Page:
4. Add the grapes and apricot halves to the pan and continue simmering for 5-8 minutes. Serve almost immediately, sprinkled with the sesame seeds and accompanied by plain boiled rice.
Notes: I used two large chicken breasts but kept the amount of onion, wine (of course :)) , liquid and grapes, used slighly less cinnamon, 50 g dried apricots and only 1 tsp of honey. Cooking time wasn´t affected seriously, it took about 20-25 minutes, but you can check easily when the meat is ready.
I would use the same amounts next time as it fitted my palate perfectly...
Oh, and I´m definitely buying the book! Cheers! :)
Sunday, January 06, 2008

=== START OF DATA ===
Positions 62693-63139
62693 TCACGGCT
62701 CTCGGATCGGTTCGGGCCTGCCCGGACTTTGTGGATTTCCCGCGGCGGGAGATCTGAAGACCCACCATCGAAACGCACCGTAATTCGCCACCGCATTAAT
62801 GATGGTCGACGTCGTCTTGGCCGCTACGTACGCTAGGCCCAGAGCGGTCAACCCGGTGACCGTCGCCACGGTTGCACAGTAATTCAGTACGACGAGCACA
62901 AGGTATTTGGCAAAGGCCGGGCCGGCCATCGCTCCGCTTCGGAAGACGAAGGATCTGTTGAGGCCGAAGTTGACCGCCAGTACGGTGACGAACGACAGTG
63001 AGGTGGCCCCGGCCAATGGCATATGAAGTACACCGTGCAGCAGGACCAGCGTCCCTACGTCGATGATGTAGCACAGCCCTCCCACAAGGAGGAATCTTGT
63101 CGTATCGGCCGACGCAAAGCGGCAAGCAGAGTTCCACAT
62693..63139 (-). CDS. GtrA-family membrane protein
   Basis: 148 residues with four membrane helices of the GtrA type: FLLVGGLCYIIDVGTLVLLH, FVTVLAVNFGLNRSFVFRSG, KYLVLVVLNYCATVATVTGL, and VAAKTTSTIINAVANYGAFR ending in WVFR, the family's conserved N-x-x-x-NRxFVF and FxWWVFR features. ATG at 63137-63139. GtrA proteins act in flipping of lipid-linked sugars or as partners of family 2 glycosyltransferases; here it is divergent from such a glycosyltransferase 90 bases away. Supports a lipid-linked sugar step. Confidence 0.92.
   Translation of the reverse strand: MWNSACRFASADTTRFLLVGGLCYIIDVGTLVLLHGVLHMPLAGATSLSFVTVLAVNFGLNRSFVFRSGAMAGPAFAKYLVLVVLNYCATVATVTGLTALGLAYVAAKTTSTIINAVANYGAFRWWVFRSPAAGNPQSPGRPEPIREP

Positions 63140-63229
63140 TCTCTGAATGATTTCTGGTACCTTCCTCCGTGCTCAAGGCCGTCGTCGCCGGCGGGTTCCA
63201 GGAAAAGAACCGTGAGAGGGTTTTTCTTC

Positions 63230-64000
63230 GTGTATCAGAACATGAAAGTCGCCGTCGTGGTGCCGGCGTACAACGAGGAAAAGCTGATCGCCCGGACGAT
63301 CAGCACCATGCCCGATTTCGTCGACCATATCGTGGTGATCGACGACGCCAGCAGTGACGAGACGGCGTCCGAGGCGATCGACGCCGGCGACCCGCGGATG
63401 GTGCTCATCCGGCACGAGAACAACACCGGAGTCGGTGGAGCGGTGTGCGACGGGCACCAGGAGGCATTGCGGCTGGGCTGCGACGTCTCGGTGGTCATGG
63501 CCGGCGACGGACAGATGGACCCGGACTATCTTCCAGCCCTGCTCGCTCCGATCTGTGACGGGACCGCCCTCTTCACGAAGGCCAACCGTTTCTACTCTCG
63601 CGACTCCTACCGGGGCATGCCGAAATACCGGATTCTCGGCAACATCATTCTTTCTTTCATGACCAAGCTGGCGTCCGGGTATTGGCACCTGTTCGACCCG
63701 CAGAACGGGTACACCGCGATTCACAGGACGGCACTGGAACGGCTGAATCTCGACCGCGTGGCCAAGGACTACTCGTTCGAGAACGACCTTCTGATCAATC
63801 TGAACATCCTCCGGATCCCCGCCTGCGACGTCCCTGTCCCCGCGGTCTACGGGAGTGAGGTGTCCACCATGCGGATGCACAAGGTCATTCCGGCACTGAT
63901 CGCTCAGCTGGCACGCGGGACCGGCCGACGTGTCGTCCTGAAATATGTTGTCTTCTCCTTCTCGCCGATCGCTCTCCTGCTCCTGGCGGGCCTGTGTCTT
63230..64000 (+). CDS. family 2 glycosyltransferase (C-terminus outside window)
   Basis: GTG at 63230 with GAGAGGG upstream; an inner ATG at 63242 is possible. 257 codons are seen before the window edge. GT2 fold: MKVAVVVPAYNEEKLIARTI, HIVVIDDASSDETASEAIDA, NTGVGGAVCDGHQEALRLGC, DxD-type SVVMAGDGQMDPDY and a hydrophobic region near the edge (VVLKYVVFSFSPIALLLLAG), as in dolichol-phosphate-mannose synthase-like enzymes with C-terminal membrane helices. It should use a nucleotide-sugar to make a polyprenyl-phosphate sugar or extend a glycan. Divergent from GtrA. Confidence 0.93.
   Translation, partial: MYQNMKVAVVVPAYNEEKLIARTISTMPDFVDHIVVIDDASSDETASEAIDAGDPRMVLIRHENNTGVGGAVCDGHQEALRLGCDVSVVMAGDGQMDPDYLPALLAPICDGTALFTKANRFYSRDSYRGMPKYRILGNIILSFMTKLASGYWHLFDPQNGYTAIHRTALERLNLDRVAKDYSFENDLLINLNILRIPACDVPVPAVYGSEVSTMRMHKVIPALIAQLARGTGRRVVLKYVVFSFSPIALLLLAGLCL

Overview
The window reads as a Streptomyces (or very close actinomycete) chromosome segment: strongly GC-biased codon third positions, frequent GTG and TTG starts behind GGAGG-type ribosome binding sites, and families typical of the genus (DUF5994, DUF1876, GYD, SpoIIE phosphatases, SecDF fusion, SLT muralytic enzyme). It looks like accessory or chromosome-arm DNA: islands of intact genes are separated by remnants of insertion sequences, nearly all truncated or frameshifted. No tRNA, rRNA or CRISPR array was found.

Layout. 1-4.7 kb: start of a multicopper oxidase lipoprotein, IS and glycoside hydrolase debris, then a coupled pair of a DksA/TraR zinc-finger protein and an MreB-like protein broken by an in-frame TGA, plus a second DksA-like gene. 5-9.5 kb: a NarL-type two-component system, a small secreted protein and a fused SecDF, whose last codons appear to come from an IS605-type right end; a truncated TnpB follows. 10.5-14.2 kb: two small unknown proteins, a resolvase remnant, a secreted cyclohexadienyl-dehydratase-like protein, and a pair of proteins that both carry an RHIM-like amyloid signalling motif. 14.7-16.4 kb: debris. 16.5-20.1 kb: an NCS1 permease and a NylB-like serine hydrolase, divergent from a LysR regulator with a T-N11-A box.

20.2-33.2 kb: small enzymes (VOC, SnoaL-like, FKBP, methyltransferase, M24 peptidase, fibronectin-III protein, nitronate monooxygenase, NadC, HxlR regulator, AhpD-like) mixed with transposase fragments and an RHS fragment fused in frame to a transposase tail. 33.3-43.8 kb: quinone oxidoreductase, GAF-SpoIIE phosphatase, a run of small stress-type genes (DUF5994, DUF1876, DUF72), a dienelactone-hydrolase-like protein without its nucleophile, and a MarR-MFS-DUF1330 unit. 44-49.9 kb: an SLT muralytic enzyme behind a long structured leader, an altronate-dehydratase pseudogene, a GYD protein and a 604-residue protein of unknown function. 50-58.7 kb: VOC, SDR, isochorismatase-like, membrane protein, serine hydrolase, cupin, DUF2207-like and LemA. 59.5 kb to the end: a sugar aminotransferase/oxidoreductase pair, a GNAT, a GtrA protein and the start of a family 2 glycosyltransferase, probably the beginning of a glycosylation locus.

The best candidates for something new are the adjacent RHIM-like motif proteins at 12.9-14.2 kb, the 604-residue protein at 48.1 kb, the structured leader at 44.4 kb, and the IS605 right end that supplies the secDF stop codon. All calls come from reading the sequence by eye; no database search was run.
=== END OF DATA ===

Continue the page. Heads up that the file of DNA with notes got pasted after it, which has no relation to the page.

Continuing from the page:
Why am I amazed every time I use fresh spinach? I bought a whole bag full of green leaves and after wilting it, there was no more then a handful left...
225g plain flour
good pinch salt
a little cold water (I didn´t need any)
450g pumpkin or squash
2 large eggs
250ml double cream
50g Parmesan, grated
freshly grated nutmeg
I love plum jam a lot, so the last plums of the autumn I used for cooking a batch of jam. I didn´t use any particular recipe, just added some cane sugar, cinnamon and cloves. Heaven, with a glass of warm milk.
Although it´s quite late, but we have the whole year in head of us, so I would like to wish you a HAPPY NEW YEAR and may all your dreams come true...